In addition, a series of semantic rules are established to show how financial solvency classification of entities and transaction concept suggestions can be inferred from the proposed semantic model.
Concretely, the main contributions of this work can be summarized as follows:
  • An ontology is defined using Web Ontology Language (OWL 2) [13], for the first time for the semantic annotation of bank statement and invoice management operations in the context of PSD2 transactions. The proposal, called Open Banking Ontology (OBO), is used as a semantic integration data scheme for different information sources that enables data ingestion, querying, and reasoning in a structured and homogeneous way.
  • According to the OBO definition, a semantic model is also developed for knowledge graph generation, which is populated by means of specific mapping functions for each different data source. The resulting graph comprising all the data instances is integrated into a repository using Resource Description Framework (RDF) [14], which allows querying with the same language (SPARQL). A series of reconciliation mechanisms were tested with data from more than 70,000 invoices and 33,000 open banking customers through multiple PSD2 operations.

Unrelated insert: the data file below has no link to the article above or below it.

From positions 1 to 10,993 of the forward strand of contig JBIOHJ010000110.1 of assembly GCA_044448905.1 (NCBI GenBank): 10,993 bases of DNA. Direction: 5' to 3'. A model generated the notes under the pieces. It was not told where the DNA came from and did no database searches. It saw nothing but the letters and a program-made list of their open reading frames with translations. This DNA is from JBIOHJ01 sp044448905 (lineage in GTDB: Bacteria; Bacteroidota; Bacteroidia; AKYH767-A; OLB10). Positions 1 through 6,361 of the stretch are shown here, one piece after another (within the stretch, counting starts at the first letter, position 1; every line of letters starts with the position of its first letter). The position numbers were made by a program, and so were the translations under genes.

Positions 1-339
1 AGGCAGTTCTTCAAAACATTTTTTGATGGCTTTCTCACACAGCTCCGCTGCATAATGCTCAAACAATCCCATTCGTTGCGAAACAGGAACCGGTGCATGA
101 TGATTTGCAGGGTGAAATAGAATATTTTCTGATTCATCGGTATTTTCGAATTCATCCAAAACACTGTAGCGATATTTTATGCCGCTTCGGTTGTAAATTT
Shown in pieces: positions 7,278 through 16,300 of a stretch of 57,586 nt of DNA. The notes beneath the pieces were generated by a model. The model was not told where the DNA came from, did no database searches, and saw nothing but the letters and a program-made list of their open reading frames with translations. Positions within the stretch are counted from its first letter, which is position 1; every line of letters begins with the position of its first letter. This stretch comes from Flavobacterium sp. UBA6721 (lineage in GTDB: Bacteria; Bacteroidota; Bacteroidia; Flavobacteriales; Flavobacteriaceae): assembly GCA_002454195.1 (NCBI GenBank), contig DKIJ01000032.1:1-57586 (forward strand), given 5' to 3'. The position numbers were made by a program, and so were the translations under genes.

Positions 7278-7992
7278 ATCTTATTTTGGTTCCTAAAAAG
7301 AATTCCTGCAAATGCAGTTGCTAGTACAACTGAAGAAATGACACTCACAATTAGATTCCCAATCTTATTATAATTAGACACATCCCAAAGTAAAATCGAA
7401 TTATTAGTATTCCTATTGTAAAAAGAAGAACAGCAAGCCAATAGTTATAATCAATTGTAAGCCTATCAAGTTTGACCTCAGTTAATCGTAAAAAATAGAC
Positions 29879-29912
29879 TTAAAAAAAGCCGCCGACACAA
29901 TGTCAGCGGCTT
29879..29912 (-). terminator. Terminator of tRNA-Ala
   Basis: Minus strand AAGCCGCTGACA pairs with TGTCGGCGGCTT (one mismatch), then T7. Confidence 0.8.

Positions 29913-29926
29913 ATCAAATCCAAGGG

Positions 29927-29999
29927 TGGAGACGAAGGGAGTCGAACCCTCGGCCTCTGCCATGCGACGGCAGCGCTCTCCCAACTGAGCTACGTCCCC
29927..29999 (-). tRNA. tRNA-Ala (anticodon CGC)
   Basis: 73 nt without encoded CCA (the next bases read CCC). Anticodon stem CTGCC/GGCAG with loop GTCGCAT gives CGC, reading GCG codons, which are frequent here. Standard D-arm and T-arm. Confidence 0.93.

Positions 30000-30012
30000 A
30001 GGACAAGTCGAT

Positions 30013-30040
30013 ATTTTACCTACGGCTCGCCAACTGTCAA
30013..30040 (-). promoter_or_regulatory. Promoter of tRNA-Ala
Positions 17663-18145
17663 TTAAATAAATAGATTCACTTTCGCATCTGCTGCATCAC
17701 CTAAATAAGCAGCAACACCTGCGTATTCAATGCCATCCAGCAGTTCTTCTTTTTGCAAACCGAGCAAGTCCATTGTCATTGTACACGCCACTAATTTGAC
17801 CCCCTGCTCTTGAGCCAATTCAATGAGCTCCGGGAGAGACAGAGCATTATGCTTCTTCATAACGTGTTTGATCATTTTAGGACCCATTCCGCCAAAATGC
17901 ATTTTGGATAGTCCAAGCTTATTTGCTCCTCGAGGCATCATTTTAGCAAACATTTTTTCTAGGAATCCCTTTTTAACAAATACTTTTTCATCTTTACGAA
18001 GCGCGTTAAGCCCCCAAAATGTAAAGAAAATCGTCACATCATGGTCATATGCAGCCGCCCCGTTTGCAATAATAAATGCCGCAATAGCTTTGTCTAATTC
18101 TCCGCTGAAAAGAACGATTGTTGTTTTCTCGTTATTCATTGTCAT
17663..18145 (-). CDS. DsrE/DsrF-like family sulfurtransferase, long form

• The proposal is validated through several real-world use cases, including intelligent matching bank statements with their corresponding invoices. Moreover, a set of SWRL reasoning rules is also specified for classifying the financial solvency of clients, including an automatic generation of concepts that would facilitate conciliation.
The remainder of this paper is organized as follows. Background concepts are explained in the next section, which also includes a review of related work. In Section 3, the ontology design is detailed, including the software methods implemented to build the knowledge graph. Semantic reconciliation mechanisms and reasoning use cases are explained in Section 4. Finally, Section 5 contains the main conclusions and lines of future research. In addition, annexes with complementary information are included.

2. Background Concepts and Related Work